New York mezzo-soprano Amanda Lynn Bottoms made much of Fata Morgana’s villainous operative Smeraldina.
[Below: Chelio (Brent Michael Smith, left), Smeraldina (Amanda Lynn Bottoms, center) and Fata Morgana (Wendy Bryn Harmer, right) are up to no good; edited image, based on a Kelly & Massa photograph, courtesy of Opera Philadelphia.]
Texas contralto Alissa Anderson, on whose Maddalena I had reported earlier this year [Review: San Diego Opera’s Rousing “Rigoletto” – Well-deserved Ovations for Stephen Powell, Alisa Jordheim, Scott Quinn – February 2, 2019] was the villainous Princess Clarice. It was Clarice who plotted the demise of the Prince, which would make her the surviving heir to the kingdom’s throne. Anderson’s Clarice was aided in her villainy by Leander, played haughtily by Pennsylvania bass-baritone Zachary Altman. Both Altman and Anderson were persuasive in their vocal projection of evil intent.
[Below: Princess Clarice (Alissa Anderson, right) suggests to Leander (Zachary Altman, left) various ways to murder her rival for the throne; edited image, based on a Kelly & Massa photograph, courtesy of Opera Philadelphia.]
Scott Conner’s King of Clubs, Will Liverman’s Pantaloon, Zachary James’ Cook, Ben Wager’s Farfarello and Other Cast Members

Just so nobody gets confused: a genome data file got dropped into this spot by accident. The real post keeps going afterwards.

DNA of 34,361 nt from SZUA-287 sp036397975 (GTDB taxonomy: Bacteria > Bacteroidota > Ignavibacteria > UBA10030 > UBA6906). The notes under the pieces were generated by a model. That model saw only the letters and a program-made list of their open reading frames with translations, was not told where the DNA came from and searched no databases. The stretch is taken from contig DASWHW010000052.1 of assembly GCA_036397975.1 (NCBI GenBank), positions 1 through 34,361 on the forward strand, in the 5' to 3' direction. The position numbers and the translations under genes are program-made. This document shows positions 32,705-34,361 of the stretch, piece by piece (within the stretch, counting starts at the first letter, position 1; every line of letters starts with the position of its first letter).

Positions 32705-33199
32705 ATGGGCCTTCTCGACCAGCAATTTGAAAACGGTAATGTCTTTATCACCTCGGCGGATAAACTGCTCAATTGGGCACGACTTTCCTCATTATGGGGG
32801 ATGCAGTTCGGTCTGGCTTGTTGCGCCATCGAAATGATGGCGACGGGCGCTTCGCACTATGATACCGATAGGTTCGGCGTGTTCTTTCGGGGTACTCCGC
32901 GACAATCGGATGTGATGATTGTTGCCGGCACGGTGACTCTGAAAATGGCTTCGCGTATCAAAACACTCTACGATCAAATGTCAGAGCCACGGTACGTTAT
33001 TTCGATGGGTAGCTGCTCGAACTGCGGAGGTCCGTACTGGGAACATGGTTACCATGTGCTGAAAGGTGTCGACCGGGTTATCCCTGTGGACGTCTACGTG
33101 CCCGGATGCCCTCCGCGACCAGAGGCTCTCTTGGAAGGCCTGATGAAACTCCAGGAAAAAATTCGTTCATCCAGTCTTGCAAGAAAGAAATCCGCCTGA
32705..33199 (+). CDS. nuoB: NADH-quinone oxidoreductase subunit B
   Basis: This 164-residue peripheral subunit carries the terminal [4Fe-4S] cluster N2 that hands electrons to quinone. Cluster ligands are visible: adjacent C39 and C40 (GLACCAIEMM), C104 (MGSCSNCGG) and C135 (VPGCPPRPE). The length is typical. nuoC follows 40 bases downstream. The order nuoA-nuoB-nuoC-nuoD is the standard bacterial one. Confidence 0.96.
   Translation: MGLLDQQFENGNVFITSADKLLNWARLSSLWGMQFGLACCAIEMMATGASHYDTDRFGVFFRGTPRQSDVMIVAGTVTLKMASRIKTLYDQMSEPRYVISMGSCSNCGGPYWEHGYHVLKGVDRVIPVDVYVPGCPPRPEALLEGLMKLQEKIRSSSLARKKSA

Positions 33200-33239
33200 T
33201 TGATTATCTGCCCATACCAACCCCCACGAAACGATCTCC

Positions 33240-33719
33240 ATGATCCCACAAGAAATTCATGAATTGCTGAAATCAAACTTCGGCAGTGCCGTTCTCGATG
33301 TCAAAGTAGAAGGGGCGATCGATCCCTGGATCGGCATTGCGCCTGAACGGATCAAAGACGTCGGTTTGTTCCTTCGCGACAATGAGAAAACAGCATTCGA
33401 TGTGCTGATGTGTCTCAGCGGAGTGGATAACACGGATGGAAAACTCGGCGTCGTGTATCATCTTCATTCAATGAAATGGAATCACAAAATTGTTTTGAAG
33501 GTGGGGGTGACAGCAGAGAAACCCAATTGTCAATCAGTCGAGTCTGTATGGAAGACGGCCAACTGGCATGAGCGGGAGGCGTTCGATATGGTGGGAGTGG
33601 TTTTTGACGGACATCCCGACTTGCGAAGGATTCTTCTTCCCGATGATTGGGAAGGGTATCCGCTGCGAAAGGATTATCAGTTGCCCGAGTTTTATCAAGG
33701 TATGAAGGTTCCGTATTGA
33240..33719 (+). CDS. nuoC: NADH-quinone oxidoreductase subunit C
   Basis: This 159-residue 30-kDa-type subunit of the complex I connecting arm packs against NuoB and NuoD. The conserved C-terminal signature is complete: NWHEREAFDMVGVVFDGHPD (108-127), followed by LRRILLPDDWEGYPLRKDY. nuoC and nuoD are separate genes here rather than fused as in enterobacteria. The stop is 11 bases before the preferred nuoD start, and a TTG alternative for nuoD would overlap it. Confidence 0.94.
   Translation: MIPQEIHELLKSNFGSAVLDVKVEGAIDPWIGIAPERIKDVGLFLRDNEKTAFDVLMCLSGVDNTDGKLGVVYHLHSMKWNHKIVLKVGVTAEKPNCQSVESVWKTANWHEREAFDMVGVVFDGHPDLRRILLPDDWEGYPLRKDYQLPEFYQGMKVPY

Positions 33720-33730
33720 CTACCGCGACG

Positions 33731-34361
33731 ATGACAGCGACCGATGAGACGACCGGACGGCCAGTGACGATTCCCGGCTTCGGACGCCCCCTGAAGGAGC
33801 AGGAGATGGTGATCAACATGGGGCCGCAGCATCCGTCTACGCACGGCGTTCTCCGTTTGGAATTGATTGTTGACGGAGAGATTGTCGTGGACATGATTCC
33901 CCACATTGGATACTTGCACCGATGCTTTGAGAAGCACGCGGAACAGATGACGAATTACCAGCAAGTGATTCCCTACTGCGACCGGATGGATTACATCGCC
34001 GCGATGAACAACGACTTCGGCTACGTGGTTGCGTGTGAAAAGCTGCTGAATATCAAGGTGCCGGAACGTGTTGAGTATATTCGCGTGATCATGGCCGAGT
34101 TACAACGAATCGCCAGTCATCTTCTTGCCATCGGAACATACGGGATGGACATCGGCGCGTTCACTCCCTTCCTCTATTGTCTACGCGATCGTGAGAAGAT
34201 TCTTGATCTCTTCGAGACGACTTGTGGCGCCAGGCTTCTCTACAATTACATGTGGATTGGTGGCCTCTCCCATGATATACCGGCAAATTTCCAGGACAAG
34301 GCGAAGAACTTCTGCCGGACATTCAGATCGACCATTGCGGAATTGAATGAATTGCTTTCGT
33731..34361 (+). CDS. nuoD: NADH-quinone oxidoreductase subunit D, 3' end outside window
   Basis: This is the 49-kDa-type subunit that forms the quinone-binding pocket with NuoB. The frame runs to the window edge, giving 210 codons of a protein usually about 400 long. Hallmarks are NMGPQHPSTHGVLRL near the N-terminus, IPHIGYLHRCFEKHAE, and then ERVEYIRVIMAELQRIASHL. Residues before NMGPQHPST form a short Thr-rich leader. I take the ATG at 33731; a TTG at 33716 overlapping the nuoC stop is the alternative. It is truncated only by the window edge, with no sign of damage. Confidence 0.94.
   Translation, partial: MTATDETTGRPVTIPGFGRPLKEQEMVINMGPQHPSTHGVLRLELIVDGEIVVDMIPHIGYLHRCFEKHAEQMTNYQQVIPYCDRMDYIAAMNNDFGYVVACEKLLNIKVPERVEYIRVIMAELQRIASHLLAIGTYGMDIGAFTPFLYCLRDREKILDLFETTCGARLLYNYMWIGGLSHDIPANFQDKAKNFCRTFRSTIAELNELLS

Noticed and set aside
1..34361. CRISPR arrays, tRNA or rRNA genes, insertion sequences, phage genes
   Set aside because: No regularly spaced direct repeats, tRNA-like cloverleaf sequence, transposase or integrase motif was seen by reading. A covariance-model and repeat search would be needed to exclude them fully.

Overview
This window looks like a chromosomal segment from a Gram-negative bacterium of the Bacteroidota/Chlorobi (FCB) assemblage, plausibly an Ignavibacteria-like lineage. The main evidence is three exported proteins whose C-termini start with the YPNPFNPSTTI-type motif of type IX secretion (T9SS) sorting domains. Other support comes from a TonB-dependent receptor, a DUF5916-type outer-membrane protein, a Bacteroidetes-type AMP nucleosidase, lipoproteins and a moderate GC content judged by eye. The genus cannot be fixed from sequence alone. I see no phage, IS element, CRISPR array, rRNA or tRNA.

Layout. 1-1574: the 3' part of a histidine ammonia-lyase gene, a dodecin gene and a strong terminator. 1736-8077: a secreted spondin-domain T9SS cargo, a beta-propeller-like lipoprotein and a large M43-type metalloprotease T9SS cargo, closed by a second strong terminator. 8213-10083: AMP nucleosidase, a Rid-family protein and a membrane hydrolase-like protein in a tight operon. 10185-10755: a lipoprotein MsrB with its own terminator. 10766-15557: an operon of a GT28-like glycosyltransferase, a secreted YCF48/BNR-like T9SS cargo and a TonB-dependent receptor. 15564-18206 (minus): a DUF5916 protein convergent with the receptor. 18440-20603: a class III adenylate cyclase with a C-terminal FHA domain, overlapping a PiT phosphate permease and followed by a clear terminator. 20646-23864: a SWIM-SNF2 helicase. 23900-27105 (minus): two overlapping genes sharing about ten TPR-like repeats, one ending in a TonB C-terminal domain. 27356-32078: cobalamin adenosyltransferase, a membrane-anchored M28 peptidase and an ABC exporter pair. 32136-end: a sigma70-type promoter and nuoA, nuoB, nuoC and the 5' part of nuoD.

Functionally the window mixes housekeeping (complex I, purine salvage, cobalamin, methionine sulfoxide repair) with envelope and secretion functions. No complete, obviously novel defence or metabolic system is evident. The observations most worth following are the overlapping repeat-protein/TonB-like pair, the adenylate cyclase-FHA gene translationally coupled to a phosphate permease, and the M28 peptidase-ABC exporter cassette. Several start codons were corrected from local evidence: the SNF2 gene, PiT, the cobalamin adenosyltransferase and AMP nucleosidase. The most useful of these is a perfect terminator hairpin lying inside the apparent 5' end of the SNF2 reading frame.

Kansas bass Scott Conner was a vocally strong, striking presence as the authoritative, wheelchair=bound King of Clubs. Last year, I had praised Conner’s performance in the principal comic role of Mustafa Review: Santa Fe Opera’s Delightful “Italian Girl in Algiers” – July 25, 2018. Previously, I reviewed Conner’s singing of comprimario roles in Verdi and Puccini in San Francisco Opera Verdi and Puccini operas, in which he made a positive impression.
The King’s principal aide Pantaloon was sympathetically portrayed by Illinois baritone Will Liverman. An energetic performer, Liverman possesses a rich sounding baritone. This summer Liverman impressed me as Schaunard [Review: A Magnificent Mimi Leads a Youthful “Boheme” Cast – Santa Fe Opera, June 28, 2019] and the “Jenufa” Mill Foreman at the Santa Fe Opera. I also previously noted a 2014 “Capriccio” performance at the Lyric Opera of Chicago in which Liverman joined Jonathan Johnson as two of the servants of Renee Fleming’s Countess.
[Below: the King of Clubs (Scott Conner, right) is attended to by Pantaloon (Will Liverman, left); edited image, based on a Kelly & Massa photograph, courtesy of Opera Philadelphia.]
Two other cast members deserve mention – the Farfarello of Pennsylvania bass-baritone Ben Wager and the Cook of Florida bass Zachary James. The fantastical Farfarello is a wacky character whose presence is accompanied by some of Prokofiev’s most inspired music.
[Below: Farfarello (Ben Wager, center) employs a fan to whisk the Prince (Jonathan Johnson, left) and Farfarello (Barry Banks, right) on their quest to find the three oranges; edited image, based on a Kelly & Massa photograph, courtesy of Opera Philadelphia.]
The prize for the most absurd costume (a creation of Italian designer Manuel Pedretti) should go hands down to Florida bass Zachary James as the Cook, who, wearing a dress that resembled a giant chicken, sang menacingly while waving a giant ladle.